Emin Israfil offers smarter cleanup solution
App uses technology to examine litter trends
Emin Israfil ’09 says the idea behind running apps and the ways we engage virtually can create cleaner communities.
With longtime friend Elena Guberman, Israfil launched the app Rubbish. The San Francisco-based venture uses technology to understand litter trends.
The Rubbish beam — a hand-held litter-grabbing claw — is a key part of the equation. Download the Rubbish app, put your smartphone on the beam, sync via Bluetooth and you’re ready to go. Each time a piece of litter is picked up, a picture is taken in the app. Data is analyzed to highlight areas of a city that need attention.
For example, Rubbish installed a cigarette disposal bin in a part of San Francisco that, according to the company’s data, had a tremendous amount of cigarette butts. The result: a 50% reduction in cigarette butts on the ground.
“One of the most valuable things about Rubbish is that our data helps local leaders develop smarter public policy,” Israfil says. “We go to the city and say: ‘A particular street is dirty after three cleanups, so let’s do something about it.’ We’ve also integrated the app with 311 [non-emergency municipal services], so if you see something that’s too big or dangerous to deal with, submit it through the app and the city takes care of it.”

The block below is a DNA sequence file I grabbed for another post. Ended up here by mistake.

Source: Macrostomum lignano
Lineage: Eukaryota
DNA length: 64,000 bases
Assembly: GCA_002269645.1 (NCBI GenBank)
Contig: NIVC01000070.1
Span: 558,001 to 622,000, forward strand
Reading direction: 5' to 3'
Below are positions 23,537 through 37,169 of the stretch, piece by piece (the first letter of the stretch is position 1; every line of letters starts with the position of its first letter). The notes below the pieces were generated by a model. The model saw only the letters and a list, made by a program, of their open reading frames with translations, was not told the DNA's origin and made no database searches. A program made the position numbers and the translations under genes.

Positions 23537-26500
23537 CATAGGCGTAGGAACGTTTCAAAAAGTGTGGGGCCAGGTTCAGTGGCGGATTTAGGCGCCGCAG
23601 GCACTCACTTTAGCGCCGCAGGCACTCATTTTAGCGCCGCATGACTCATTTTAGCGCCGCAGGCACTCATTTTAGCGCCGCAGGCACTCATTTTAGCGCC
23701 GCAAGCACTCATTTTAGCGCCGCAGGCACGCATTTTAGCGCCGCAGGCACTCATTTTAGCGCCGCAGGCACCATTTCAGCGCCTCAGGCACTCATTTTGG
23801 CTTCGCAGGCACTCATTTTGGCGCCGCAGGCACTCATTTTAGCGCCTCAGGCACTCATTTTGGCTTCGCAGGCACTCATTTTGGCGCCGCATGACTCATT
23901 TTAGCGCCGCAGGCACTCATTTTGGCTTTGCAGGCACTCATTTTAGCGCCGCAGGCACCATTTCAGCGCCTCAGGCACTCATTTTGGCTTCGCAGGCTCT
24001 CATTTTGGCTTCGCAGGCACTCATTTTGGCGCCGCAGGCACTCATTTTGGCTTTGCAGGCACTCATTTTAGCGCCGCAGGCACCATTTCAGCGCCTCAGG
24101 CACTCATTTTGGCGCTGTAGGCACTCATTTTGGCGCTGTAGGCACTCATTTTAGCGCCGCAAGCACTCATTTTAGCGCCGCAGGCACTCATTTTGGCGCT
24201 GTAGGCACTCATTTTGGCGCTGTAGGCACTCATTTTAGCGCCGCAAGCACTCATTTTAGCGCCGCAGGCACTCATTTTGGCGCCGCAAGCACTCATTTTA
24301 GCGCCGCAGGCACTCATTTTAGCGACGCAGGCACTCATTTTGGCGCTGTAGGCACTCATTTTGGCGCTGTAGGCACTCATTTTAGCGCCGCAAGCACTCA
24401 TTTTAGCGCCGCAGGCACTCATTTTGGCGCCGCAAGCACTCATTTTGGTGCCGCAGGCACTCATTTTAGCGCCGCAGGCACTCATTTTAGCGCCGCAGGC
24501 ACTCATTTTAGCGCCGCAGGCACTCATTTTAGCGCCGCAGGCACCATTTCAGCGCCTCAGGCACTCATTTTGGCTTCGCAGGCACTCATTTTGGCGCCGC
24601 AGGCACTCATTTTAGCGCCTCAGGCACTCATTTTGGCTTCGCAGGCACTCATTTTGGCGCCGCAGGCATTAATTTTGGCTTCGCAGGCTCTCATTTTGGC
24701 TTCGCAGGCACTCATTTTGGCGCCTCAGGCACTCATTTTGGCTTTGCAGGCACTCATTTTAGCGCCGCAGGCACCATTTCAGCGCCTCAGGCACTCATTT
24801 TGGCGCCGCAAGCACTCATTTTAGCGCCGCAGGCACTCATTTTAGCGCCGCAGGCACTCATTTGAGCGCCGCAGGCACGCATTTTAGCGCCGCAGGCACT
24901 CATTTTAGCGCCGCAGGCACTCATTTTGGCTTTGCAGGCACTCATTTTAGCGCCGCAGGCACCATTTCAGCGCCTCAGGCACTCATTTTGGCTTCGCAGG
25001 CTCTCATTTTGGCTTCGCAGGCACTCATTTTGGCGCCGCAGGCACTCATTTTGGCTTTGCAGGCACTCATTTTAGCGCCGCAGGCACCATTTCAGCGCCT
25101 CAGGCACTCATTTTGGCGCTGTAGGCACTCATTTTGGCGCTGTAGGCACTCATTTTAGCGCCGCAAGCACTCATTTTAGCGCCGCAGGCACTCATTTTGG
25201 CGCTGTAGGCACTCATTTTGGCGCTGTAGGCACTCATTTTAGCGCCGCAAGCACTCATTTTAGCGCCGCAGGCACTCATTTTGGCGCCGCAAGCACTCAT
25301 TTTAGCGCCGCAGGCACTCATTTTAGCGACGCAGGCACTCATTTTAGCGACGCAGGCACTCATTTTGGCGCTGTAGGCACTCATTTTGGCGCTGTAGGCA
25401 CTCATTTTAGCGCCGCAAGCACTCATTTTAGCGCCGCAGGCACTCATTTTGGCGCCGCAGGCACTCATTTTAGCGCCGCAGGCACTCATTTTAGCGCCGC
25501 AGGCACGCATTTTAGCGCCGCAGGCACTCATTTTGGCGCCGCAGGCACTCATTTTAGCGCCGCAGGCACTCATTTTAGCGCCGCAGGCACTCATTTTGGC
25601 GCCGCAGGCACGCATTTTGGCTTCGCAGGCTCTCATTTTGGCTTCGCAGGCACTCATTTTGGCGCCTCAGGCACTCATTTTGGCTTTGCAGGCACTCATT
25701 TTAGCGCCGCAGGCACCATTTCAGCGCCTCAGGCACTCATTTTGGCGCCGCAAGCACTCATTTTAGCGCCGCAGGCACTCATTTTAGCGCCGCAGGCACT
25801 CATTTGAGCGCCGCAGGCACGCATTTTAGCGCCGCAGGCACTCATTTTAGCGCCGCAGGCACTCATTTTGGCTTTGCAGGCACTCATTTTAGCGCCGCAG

Israfil pursued a pre-med track at Binghamton — majoring in molecular biology and genetics — but decided against going to medical school. His creation turned out to be helpful during a global health crisis.
“When the coronavirus had us under lockdown, all our cleanup events were canceled, but it opened up other opportunities,” Israfil says. “We were able to work with business improvement districts tracking their cleaning efforts to make sure all areas were being cleaned.”
Rubbish doesn’t need a pandemic or huge cleaning teams to show its value, Israfil says. An individual using the app can make a difference by being consistent and persistent.
“We encourage people to start [cleaning up] where they live,” Israfil says. “If you start local, you see and experience the difference. You see it in the data and experience it with your eyes. [Over time], you’ll notice you’re picking up significantly less. It doesn’t take long to impact your neighborhood.”